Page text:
W3C home > Mailing lists > Public > public-html@w3.org > July 2011

Re: hit testing and retained graphics

From: Tab Atkins Jr. <jackalmage@gmail.com>
Date: Fri, 8 Jul 2011 11:35:44 -0700
Message-ID: <CAAWBYDBBcS43ZaVGeWfQbrCyOkNmQNxqUXeoj8YvG7aMA8hv-w@mail.gmail.com>
To: Richard Schwerdtfeger <schwer@us.ibm.com>
Cc: Doug Schepers <schepers@w3.org>, Charles McCathieNevile <chaals@opera.com>, Charles Pritchard <chuck@jumis.com>, Henri Sivonen <hsivonen@iki.fi>, Karl Dubost <karld@opera.com>, "public-canvas-api@w3.org" <public-canvas-api@w3.org>, "public-html@w3.org" <public-html@w3.org>, "public-html-a11y@w3.org" <public-html-a11y@w3.org>, public-html-request@w3.org
On Fri, Jul 8, 2011 at 9:08 AM, Richard Schwerdtfeger <schwer@us.ibm.com> wrote:
> From: Doug Schepers <schepers@w3.org>
>> Charles Pritchard wrote (on 7/6/11 3:07 PM):
>> Browser vendors have not pushed back on "supporting a11y for canvas
>> content", they have pushed back against adding a retained-mode component
>> to the Canvas 2D API, for obvious reasons: the Canvas 2D API is intended
>> for *immediate-mode* graphics, and we already have a 2D graphics
>> standard for the Open Web Platform: SVG.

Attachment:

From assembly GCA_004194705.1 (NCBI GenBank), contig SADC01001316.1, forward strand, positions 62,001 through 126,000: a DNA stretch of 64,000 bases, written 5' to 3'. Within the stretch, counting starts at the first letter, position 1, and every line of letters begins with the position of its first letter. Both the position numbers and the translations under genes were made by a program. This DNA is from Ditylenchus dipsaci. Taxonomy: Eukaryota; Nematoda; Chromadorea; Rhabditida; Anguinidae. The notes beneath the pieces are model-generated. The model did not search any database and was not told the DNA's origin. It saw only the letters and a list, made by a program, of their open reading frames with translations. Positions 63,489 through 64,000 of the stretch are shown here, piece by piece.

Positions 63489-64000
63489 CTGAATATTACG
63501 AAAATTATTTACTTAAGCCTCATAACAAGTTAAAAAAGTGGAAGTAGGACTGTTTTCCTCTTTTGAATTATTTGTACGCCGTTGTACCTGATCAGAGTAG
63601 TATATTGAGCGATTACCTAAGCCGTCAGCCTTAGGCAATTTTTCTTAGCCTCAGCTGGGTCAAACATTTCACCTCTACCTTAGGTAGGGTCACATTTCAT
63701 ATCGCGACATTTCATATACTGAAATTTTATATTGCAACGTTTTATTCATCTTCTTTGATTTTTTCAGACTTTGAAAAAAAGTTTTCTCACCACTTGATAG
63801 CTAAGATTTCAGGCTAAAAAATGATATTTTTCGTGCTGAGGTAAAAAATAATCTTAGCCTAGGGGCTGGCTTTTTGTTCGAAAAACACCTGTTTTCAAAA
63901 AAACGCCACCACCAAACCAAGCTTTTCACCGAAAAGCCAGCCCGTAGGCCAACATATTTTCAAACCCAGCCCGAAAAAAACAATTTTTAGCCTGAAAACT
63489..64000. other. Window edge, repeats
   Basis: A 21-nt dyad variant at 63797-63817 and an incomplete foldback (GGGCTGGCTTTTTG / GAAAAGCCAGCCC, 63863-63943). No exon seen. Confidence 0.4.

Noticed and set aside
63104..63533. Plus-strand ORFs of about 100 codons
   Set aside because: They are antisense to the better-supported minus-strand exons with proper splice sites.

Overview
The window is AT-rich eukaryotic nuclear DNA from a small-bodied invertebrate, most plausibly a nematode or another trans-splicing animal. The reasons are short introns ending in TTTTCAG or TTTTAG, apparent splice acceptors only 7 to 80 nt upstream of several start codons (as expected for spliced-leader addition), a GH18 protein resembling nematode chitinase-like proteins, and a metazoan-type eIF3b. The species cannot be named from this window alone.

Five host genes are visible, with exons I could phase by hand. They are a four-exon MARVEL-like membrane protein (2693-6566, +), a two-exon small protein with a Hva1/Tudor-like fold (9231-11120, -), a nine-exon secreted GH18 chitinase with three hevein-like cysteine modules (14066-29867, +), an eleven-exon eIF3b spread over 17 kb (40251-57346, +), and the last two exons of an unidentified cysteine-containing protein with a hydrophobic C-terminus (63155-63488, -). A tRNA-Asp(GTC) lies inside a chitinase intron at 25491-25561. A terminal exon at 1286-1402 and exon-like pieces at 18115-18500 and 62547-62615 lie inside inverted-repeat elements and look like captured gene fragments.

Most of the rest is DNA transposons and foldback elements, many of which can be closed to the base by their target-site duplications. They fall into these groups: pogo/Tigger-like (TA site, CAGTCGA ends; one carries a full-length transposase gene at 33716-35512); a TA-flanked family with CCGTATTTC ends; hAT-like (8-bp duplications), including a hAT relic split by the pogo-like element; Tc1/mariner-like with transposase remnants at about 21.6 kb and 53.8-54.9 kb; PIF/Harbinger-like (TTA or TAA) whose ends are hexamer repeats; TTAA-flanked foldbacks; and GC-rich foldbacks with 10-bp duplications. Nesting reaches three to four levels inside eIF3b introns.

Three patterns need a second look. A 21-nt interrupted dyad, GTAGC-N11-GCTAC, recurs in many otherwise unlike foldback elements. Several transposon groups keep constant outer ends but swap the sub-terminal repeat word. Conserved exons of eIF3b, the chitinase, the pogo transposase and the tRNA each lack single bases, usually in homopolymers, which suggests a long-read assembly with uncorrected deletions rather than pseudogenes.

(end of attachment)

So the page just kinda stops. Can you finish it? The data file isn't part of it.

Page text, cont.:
>
> Doug, forgive me but you make it sounds like you are concerned that if we
> add retained mode graphics to canvas that industry will not use SVG.

He's not saying that at all.  He's saying that we already have a
decent, mature retained-mode API for graphics, so it's probably a bad
idea to try to make another one unless there are very compelling
reasons why the new solution is better.


> 2. we are roughly 1 feature away from fixing
> canvas accessibility.

No we're not.  Not by a long shot.  I've given several reasons why not
in the past.


> The smoothing of shapes has nothing to do with retained mode.

Um, it has everything to do with retained mode if you want it to be
automatic.  By definition.


> What we are
> trying to do is make canvas accessible. SVG is another technology and that
> is a separate accessibility effort.

Conway's Law strikes again.


> If SVG is so wonderful why are you not
> pushing for an SVG element in HTML 5?

SVG is in HTML.  <http://whatwg.org/html#svg-0>


> Why have you not pushed to ditch
> canvas from HTML in favor of SVG?

Because that would be a stupid thing to push for, frankly.  Doug's a
smart guy.  He recognizes, like everyone else, that immediate mode
APIs have an advantage over retained mode APIs in some circumstances.


> Finally, on this point. When a developer picks a technology they do it based
> on a number of factors. Canvas already has been used my many open web
> applications. It needs to be able to support accessibility if this is the
> developers choice.

Please see Jonas's post for a well-written response to this point.  I
have also responded to this in depth in previous emails.

(One cogent reason developers choose canvas is that it's easy to use
to get pixels on the screen.  Building SVG from script is really
painful.  This is just an API problem, though - we all know that the
DOM is a *horrible* API.  If someone were to make a pretty API for SVG
that's well-designed for Javascript - something like paper.js - I
believe this situation would change drastically.)

~TJ
Received on Friday, 8 July 2011 18:36:34 UTC

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